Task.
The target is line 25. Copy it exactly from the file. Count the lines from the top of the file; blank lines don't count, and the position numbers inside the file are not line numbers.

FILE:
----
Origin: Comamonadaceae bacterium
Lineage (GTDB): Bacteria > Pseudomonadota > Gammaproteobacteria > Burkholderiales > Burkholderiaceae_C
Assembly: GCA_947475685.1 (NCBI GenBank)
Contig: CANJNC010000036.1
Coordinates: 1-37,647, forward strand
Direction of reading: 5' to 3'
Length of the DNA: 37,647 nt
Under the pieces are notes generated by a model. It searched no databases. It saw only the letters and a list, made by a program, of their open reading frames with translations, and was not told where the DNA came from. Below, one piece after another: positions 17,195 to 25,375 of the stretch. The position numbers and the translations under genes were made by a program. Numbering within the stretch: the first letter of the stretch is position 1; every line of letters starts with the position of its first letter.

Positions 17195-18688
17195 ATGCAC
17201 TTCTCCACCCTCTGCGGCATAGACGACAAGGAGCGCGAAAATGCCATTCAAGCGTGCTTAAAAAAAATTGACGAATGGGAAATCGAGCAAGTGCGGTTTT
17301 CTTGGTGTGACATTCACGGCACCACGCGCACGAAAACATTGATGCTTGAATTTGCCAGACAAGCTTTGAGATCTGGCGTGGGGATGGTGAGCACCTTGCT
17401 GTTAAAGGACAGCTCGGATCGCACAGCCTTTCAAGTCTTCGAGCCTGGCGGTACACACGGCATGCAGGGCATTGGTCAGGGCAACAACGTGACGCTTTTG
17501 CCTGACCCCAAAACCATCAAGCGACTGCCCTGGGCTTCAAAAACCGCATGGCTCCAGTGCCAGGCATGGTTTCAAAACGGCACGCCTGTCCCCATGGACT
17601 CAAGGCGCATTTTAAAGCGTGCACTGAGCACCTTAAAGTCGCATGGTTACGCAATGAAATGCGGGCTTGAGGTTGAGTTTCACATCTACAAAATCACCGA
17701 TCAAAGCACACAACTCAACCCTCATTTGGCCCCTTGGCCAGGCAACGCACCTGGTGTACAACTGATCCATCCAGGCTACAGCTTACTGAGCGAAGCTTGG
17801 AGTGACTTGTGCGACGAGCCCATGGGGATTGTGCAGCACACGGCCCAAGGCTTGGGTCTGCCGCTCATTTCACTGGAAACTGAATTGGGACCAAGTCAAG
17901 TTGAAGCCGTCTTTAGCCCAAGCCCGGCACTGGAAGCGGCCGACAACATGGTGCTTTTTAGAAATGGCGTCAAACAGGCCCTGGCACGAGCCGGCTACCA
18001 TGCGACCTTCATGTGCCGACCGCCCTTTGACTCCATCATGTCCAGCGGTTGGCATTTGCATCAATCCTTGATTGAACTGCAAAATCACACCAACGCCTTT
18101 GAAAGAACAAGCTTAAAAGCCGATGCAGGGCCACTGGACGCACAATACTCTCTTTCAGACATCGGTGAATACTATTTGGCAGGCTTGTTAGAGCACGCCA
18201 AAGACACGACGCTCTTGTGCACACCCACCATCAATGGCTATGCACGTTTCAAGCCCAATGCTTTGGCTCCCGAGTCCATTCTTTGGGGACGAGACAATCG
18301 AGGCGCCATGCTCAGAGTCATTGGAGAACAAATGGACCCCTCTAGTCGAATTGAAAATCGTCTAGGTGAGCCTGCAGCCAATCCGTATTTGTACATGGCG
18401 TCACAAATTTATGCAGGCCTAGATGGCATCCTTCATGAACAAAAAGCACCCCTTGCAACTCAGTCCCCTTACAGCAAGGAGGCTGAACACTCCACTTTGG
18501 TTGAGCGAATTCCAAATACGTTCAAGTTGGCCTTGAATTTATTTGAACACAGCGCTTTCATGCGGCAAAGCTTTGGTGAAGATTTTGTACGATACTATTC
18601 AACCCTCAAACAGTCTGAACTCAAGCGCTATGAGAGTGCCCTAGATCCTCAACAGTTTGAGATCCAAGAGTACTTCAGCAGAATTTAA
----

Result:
18601 AACCCTCAAACAGTCTGAACTCAAGCGCTATGAGAGTGCCCTAGATCCTCAACAGTTTGAGATCCAAGAGTACTTCAGCAGAATTTAA